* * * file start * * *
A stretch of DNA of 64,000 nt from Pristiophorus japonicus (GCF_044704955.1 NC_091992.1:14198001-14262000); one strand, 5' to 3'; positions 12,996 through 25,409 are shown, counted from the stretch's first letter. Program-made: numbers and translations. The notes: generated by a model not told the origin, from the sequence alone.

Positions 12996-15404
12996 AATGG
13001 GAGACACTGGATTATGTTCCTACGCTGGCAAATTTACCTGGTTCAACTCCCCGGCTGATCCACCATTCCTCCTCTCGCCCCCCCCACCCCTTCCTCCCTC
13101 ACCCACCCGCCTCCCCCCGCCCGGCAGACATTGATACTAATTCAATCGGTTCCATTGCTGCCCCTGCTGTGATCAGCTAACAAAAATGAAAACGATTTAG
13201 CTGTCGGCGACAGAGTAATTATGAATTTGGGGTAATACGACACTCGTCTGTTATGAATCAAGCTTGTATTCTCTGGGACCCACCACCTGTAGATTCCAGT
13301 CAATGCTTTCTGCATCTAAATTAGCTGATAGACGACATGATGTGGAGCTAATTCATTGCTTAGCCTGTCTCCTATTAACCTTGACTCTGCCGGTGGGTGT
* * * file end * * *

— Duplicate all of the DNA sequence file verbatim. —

A stretch of DNA of 64,000 nt from Pristiophorus japonicus (GCF_044704955.1 NC_091992.1:14198001-14262000); one strand, 5' to 3'; positions 12,996 through 25,409 are shown, counted from the stretch's first letter. Program-made: numbers and translations. The notes: generated by a model not told the origin, from the sequence alone.

Positions 12996-15404
12996 AATGG
13001 GAGACACTGGATTATGTTCCTACGCTGGCAAATTTACCTGGTTCAACTCCCCGGCTGATCCACCATTCCTCCTCTCGCCCCCCCCACCCCTTCCTCCCTC
13101 ACCCACCCGCCTCCCCCCGCCCGGCAGACATTGATACTAATTCAATCGGTTCCATTGCTGCCCCTGCTGTGATCAGCTAACAAAAATGAAAACGATTTAG
13201 CTGTCGGCGACAGAGTAATTATGAATTTGGGGTAATACGACACTCGTCTGTTATGAATCAAGCTTGTATTCTCTGGGACCCACCACCTGTAGATTCCAGT
13301 CAATGCTTTCTGCATCTAAATTAGCTGATAGACGACATGATGTGGAGCTAATTCATTGCTTAGCCTGTCTCCTATTAACCTTGACTCTGCCGGTGGGTGT